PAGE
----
I know. It’s a travesty that our brains have been rewired by the Internet and we can no longer process deep thought et cetera, et cetera, et cetera. Let’s face it though: it’s true.
We consume information all day, every day, so when our eyes see long blocks of text in paragraphs, we “click out” whether on email, blogs, articles or websites. As we react to information overload (and why wouldn’t we with the world’s data doubling at such a rapid rate), we consume only the content that is, well, consumable.
I’m the worst, and I admit it. People will contact me and say, “I sent you an email a few days ago, and I haven’t heard back from you.” Then they go on to tell me a two-sentence summary of the 4,000 character email that they sent me. In a quite unprofessional admission: I don’t read long emails–even though I write them. This post is my path to recovery.
What in the world is Consumable Content?
- Communication that is conversational. What do you call it when you are with someone who talks for 10 minutes without letting you get a word in edgewise? A monologue, lecture, diatribe…you get the point. Conversations are exchanges, which is why, in my opinion, text messages are better means of communicating than emails.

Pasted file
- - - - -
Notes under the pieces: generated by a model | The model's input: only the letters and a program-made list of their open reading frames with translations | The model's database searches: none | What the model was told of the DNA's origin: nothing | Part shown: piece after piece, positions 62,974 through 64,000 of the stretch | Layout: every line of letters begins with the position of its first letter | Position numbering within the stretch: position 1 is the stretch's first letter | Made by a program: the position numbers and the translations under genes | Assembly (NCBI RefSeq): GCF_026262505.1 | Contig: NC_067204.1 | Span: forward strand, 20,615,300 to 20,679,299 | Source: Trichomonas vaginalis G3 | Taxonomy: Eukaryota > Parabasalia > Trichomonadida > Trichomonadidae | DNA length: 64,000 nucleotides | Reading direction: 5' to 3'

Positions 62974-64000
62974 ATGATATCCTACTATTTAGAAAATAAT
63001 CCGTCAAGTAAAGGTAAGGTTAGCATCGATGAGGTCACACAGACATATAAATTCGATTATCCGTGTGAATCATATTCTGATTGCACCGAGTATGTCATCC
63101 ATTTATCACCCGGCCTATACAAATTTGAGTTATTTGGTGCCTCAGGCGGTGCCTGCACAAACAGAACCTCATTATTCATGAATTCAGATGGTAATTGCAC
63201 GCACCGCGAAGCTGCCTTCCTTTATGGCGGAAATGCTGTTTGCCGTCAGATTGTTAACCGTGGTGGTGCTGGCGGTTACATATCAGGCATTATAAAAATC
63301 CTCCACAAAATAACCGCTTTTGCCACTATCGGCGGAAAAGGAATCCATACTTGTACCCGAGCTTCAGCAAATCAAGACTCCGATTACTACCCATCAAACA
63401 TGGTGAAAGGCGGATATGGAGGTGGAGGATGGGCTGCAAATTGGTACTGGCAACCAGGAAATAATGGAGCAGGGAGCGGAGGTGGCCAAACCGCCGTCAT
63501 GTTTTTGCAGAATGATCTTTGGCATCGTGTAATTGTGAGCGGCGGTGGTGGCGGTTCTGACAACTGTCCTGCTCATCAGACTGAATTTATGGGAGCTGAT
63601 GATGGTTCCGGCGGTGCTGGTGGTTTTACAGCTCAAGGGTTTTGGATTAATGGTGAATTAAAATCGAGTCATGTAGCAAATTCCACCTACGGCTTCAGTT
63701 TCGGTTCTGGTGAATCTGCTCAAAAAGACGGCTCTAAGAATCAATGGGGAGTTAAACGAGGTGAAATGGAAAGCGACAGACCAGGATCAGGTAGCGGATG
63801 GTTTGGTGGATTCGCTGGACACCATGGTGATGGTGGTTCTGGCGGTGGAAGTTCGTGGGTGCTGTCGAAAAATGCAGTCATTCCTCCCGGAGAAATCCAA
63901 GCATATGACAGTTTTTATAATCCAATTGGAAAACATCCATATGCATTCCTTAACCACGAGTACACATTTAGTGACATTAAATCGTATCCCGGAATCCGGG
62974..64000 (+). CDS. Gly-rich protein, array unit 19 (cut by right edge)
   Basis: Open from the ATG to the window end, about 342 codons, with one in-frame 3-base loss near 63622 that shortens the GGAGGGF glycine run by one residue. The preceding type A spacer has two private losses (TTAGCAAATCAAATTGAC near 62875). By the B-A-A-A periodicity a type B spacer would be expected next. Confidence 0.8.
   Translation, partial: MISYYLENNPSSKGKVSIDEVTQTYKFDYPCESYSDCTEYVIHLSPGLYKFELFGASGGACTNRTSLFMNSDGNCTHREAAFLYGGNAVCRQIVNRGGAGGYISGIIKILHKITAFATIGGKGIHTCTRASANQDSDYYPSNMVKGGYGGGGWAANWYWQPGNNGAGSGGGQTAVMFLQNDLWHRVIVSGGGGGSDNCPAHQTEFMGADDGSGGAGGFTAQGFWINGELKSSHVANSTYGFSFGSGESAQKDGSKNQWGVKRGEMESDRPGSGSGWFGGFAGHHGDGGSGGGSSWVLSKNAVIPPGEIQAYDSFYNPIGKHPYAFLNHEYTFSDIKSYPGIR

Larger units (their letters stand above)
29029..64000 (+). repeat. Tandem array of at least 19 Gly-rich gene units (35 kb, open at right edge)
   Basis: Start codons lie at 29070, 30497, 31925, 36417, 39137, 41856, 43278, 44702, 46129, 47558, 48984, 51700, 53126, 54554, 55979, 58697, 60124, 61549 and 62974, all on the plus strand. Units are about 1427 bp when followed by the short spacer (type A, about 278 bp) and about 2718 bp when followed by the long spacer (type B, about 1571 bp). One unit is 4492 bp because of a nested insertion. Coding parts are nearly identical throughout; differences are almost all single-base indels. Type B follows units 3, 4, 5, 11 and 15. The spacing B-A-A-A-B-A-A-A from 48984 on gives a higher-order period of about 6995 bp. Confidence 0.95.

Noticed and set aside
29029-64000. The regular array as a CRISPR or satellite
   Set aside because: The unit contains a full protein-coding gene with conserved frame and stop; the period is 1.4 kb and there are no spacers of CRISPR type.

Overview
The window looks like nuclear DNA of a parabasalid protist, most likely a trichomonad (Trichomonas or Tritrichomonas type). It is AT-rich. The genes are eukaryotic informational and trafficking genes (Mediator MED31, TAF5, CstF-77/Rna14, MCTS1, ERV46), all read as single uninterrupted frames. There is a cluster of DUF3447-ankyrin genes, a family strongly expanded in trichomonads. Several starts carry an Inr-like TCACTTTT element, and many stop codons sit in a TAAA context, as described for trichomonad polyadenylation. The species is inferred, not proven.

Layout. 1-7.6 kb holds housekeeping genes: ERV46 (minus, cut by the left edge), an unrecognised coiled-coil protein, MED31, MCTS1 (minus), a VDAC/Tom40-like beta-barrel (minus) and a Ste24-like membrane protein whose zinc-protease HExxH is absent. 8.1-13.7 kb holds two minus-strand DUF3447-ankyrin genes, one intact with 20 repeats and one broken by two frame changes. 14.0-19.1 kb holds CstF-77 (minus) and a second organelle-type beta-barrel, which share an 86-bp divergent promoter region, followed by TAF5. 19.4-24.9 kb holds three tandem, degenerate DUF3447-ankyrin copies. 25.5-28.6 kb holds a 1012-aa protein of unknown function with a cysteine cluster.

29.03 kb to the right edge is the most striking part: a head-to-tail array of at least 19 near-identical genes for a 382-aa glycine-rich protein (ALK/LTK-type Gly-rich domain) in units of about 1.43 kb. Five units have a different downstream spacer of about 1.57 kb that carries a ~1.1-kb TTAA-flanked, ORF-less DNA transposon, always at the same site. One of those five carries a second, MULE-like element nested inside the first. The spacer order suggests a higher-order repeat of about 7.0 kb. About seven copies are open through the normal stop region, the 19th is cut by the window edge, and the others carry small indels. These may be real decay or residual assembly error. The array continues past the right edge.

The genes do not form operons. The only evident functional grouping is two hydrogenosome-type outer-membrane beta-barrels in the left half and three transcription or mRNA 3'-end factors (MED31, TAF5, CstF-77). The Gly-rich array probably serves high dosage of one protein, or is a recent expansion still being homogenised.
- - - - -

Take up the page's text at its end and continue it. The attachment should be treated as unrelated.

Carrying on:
- Forget the “paragraph rules.” You have permission to write two sentence paragraphs. Sometimes you need a one-sentence paragraph…don’t tell Mr. Daniels my freshman English teacher that I said that.
- Refine the thesis. Remember the thesis sentence? What is the one thing that you want your reader to know after investing their time in your communication? Support your thesis in your communication, and don’t waste your reader’s time with content that is off-topic.
- Use headlines. Make sure that your headlines are on point, catchy and descriptive.
- Use sub-headlines. If your content must be longer than a few paragraphs, use sub-headlines as trailheads in your piece.
- These bullets don’t hurt. Bullets make content scannable and provide the writer organizational structure.
- Pictures are worth a thousand clicks. Especially when blogging, using media not only provides a visual reference to your content, it also breaks up the words on the page and invites the reader’s eye into the post.
- Cut and repeat. When you are done writing, go back through your communication and cut unneccessary paragraphs, sentences, phrases and words. Chances are that on the first draft it is bloated.
For great content tips, check out C.C. Chapman and Ann Handley’s book Content Rules–Even for veteran writers, it has good tips about creating online consumable content. Finally, I would be remiss if I didn’t mention this gem. Amazon Associates links.
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